THIS SNOWPACK SUMMARY EXPIRED ON January 20, 2017 @ 1:47 pm
Snowpack Summary published on January 18, 2017 @ 1:47 pm
Issued by Kyle Van Peursem - Bridgeport Avalanche Center

bottom line:

** The NWS has issued a winter weather advisory for our region from 7pm Wednesday through 7 am Thursday**

The avalanche danger will rapidly rise with the onset of the next series of storms, bringing heavy snow and strong winds. It is recommended to stay off and away from slopes steeper than 32 degrees during this time and give the new snow time to bond to the underlying surface.

Avalanche Character 1: Wind Slab
Wind Slab avalanches release naturally during wind events and can be triggered for up to a week after a wind event. They form in lee and cross-loaded terrain features. Avoid them by sticking to wind sheltered or wind scoured areas.

As usual for the Sierras, the next series of storms will be accompanied by strong SW winds. These strong winds, combined with up to 20" of new snow through Thursday, will load NW-N-NE-E facing slopes in the BWRA, including slopes above Leavitt Lake. The best travel advice will be to stay off and away from these slopes. Avoid areas of wind slab by avoiding slopes that accumulate blowing snow, new wind pillows, and new cornice formations.

Avalanche Character 2: Storm Slab
Storm Slab avalanches release naturally during snow storms and can be triggered for a few days after a storm. They often release at or below the trigger point. They exist throughout the terrain. Avoid them by waiting for the storm snow to stabilize.

Storm slabs will begin to form Wednesday evening and will grow through the night into Thursday with up to 20" of new snow expected in the BWRA. This snow will fall on weak faceted surface snow and surface hoar in sheltered locations and will be very reactive. Higher up, these weak surface layers are not as prevalent but it will take some time for the new snow to bond to the old snow surface. Your best bet is to stay off slopes steeper than 32 degrees during and after the storm, giving time for the new snow to stabilize.

recent observations

I was up in the BWRA on Tuesday and found a variety of snow surfaces, including large surface hoar in the meadows near the Leavitt Lake Road junction. Higher up in the BWRA these weak snow surfaces were not present. I saw no visible signs of instability with the exception of some wet snow rollers on sun exposed slopes. There was a layer of softer snow that was propagating in my stability tests and this layer may be reactive with an additional load of snow.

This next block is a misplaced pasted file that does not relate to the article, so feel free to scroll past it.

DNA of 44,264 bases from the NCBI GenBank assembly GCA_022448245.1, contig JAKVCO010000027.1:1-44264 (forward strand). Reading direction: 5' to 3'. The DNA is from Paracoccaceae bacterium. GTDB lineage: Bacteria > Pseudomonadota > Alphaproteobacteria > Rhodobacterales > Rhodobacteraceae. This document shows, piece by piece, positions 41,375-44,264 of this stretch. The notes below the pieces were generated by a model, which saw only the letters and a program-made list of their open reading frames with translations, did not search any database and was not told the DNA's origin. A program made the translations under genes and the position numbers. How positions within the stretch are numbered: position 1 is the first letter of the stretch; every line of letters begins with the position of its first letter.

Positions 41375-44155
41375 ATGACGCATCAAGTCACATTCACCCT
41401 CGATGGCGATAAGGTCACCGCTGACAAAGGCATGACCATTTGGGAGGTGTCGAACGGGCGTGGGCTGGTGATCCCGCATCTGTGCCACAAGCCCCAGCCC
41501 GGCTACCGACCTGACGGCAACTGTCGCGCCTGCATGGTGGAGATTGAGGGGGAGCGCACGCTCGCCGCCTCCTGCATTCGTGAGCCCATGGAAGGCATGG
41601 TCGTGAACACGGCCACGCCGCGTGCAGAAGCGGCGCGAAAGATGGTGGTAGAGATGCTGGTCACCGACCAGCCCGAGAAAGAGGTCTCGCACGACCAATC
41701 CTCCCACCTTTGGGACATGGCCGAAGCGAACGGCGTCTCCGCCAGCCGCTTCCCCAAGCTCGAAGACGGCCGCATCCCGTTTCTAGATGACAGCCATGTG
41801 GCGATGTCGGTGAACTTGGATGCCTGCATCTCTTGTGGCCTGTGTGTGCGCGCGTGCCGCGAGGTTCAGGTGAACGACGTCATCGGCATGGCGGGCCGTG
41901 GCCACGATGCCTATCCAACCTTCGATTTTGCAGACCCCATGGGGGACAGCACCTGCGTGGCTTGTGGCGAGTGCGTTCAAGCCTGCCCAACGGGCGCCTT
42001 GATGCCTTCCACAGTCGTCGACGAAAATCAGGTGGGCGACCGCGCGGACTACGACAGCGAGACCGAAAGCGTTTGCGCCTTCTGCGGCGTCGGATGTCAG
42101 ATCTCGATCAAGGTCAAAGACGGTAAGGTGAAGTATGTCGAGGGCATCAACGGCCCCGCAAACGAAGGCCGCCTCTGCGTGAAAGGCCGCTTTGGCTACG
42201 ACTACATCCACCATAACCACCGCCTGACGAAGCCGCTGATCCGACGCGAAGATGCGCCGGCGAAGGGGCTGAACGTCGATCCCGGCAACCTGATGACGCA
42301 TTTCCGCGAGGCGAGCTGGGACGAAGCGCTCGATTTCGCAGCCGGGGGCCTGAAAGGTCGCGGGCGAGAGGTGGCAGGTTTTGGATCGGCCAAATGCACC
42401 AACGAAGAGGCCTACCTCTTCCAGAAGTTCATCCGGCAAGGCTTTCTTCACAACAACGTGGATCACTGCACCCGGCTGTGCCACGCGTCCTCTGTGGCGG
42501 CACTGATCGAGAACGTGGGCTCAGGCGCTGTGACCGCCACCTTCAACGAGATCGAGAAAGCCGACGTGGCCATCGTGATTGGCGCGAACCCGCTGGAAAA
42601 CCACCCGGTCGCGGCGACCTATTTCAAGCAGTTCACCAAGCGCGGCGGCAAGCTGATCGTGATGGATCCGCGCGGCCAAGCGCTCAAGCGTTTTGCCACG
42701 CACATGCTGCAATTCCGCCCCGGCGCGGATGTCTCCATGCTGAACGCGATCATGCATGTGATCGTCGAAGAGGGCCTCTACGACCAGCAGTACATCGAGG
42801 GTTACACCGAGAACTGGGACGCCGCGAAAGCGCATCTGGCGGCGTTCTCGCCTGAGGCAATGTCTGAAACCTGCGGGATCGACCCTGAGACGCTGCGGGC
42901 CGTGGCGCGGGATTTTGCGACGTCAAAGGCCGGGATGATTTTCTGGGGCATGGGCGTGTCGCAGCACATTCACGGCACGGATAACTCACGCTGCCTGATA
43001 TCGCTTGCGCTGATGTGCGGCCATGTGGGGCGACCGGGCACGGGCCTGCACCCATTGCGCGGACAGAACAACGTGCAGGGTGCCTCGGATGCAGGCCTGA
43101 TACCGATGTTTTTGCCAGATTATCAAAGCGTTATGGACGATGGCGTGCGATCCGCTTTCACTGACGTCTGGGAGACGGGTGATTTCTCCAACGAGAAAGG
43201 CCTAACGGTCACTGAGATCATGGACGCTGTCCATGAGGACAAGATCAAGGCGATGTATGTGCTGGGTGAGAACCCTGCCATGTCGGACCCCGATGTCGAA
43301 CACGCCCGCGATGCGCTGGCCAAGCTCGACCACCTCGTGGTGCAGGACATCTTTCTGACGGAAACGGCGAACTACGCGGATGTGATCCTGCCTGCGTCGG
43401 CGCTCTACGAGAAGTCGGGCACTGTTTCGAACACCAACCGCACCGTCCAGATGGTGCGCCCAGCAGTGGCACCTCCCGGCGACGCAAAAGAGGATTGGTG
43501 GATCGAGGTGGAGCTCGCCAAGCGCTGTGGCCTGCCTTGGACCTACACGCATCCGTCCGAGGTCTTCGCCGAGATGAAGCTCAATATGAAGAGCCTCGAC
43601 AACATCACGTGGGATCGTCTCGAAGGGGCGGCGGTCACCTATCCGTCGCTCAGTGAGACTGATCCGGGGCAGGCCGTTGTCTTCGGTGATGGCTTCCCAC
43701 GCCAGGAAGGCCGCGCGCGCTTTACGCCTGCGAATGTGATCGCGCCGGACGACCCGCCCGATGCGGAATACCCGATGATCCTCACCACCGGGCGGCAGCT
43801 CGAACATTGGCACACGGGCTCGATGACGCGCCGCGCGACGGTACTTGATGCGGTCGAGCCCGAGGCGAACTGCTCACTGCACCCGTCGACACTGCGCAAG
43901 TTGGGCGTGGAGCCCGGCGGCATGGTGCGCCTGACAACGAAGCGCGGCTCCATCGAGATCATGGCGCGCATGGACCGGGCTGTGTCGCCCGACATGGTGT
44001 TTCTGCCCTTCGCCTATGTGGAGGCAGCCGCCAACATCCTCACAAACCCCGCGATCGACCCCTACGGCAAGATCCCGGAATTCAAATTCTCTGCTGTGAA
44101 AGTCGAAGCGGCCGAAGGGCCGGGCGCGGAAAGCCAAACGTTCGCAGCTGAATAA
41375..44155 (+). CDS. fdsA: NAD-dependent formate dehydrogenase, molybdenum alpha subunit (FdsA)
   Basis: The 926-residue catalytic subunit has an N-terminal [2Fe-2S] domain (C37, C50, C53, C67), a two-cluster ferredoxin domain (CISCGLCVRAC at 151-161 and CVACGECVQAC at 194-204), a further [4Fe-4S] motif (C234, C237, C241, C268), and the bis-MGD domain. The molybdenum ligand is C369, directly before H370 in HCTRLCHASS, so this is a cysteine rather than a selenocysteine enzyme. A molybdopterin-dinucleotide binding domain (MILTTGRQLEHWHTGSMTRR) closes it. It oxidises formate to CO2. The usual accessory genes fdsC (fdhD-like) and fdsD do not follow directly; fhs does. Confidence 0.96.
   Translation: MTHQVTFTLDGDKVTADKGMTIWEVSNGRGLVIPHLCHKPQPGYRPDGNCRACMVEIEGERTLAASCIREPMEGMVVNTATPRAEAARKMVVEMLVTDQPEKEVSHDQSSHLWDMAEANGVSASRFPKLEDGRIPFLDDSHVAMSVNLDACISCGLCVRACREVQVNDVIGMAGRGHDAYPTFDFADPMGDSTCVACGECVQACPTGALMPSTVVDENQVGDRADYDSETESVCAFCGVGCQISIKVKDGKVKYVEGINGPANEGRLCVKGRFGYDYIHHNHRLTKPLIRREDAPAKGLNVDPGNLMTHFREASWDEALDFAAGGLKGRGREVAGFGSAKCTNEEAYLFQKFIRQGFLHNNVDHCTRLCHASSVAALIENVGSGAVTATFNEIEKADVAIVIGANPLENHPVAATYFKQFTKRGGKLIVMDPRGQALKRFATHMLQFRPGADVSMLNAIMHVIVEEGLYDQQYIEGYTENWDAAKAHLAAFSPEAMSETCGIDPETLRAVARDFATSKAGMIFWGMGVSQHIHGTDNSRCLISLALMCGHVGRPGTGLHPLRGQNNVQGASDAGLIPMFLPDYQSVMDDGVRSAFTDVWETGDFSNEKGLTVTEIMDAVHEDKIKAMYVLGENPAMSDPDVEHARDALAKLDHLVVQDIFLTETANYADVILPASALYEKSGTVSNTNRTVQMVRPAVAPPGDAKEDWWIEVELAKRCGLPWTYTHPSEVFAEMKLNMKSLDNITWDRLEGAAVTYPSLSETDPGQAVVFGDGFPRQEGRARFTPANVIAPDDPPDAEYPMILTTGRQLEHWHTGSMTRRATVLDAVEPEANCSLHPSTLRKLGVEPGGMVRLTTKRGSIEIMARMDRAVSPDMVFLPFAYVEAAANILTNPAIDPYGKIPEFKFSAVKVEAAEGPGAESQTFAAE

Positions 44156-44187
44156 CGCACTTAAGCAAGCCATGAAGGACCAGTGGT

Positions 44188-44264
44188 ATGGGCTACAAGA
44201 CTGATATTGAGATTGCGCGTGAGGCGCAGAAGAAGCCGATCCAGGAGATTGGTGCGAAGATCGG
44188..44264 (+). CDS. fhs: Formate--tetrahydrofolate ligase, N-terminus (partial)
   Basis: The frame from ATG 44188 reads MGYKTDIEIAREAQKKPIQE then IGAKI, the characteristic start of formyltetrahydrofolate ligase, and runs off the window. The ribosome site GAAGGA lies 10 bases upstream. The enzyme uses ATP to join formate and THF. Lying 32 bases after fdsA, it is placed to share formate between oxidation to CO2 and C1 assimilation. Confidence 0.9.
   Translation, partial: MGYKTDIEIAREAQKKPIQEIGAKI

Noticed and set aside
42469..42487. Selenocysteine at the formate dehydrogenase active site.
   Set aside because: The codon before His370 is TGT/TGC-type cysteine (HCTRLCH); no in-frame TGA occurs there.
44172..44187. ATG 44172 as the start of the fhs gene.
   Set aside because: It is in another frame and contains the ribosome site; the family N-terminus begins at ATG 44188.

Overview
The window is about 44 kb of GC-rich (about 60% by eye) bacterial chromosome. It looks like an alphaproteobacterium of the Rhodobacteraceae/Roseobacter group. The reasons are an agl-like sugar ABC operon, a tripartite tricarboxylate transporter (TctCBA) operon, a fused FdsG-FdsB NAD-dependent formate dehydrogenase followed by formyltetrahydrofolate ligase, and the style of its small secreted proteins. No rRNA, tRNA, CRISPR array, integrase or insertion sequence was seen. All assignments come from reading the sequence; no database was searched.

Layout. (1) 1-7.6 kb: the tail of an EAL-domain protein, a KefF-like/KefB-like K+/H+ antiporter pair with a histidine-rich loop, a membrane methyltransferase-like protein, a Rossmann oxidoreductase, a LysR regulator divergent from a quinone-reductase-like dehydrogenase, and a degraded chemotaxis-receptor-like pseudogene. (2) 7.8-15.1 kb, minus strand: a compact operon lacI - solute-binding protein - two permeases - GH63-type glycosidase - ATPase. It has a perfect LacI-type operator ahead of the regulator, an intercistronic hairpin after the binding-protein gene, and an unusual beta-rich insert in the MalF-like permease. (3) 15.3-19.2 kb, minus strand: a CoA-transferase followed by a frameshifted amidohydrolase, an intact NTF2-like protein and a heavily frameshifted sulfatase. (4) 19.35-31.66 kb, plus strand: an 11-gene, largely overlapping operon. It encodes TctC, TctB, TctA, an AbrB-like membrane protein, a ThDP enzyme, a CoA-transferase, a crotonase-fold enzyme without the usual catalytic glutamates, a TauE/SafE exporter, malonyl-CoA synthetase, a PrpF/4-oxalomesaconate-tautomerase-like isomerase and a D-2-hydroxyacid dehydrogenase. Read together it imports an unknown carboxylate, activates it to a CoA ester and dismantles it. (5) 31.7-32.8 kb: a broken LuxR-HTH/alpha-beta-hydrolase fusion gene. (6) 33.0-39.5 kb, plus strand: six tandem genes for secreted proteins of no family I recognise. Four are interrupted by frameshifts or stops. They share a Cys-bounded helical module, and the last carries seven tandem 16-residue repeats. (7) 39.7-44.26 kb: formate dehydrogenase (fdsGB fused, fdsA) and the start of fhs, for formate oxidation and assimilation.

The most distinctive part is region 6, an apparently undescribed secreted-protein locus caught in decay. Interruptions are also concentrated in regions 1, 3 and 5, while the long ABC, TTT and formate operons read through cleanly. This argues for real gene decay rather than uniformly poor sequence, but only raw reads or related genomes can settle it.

weather

High pressure breaks down and an active pattern will dominate our weather through the weekend. A series of 3 separate storms are forecasted to impact us, with the first one lasting from Wednesday through Thursday bringing up to 20" of snow to favored locations in the BWRA. Another storm in forecasted to move through on Friday bringing an additional 20" by Saturday afternoon. A colder and more potent storm will move in on Sunday through Monday bringing the potential for up to 30-40" of additional snow. Total snowfall through Monday in the BWRA is looking to be between 70-80 inches!

Two-Day Mountain Weather Forecast Produced in partnership with the Reno NWS
For 8000 ft. to 10000 ft.
  Wednesday Wednesday Night Thursday
Weather: MOSTLY CLOUDY THEN BECOMING CLOUDY. SLIGHT CHANCE OF SNOW THROUGH THE DAY CLOUDY. CHANCE OF SNOW IN THE EVENING, THEN SNOW AFTER MIDNIGHT. CLOUDY. SNOW LIKELY IN THE MORNING, THEN CHANCE OF SNOW IN THE AFTERNOON
Temperatures: 37 TO 42 deg. F. 18 TO 23 deg. F. 25 TO 31 deg. F.
Wind direction: SW SW SW
Wind speed: 15 TO 25 MPH. GUSTS UP TO 60 MPH 20 TO 35 MPH WITH GUSTS TO 70 MPH 20 TO 30 MPH WITH GUSTS TO 60 MPH DECREASING TO 10 TO 15 MPH WITH GUSTS TO 30 MPH IN THE AFTERNOON
Expected snowfall: UP TO 1 INCH in. 2 TO 8 INCHES in. 1 TO 5 INCHES in.
For above 10000 ft.
  Wednesday Wednesday Night Thursday
Weather: CLOUDY. SLIGHT CHANCE OF SNOW IN THE MORNING. CHANCE OF SNOW IN THE AFTERNOON. CLOUDY. CHANCE OF SNOW IN THE EVENING, THEN SNOW AFTER MIDNIGHT CLOUDY. SNOW IN THE MORNING, THEN CHANCE OF SNOW IN THE AFTERNOON
Temperatures: 33-39 deg. F. 12-18 deg. F. 17-25 deg. F.
Wind direction: SW SW SW
Wind speed: 20 TO 35 MPH. GUSTS UP TO 60 MPH INCREASING TO 85 MPH IN THE AFTERNOON 35 TO 55 MPH WITH GUSTS TO 100 MPH. 30 TO 45 MPH WITH GUSTS TO 85 MPH BECOMING WEST 15 TO 25 MPH WITH GUSTS TO 45 MPH IN THE AFTERNOON
Expected snowfall: UP TO 1 INCH in. 6 TO 12 INCHES in. 2-5 INCHES in.
Disclaimer

This snowpack summary applies only to backcountry areas in the Bridgeport Winter Recreation Area. Click here for a map of the area. This snowpack summary describes general avalanche conditions and local variations always occur. This snowpack summary expires in 48 hours unless otherwise noted. The information in this snowpack summary is provided by the USDA Forest Service who is solely responsible for its content.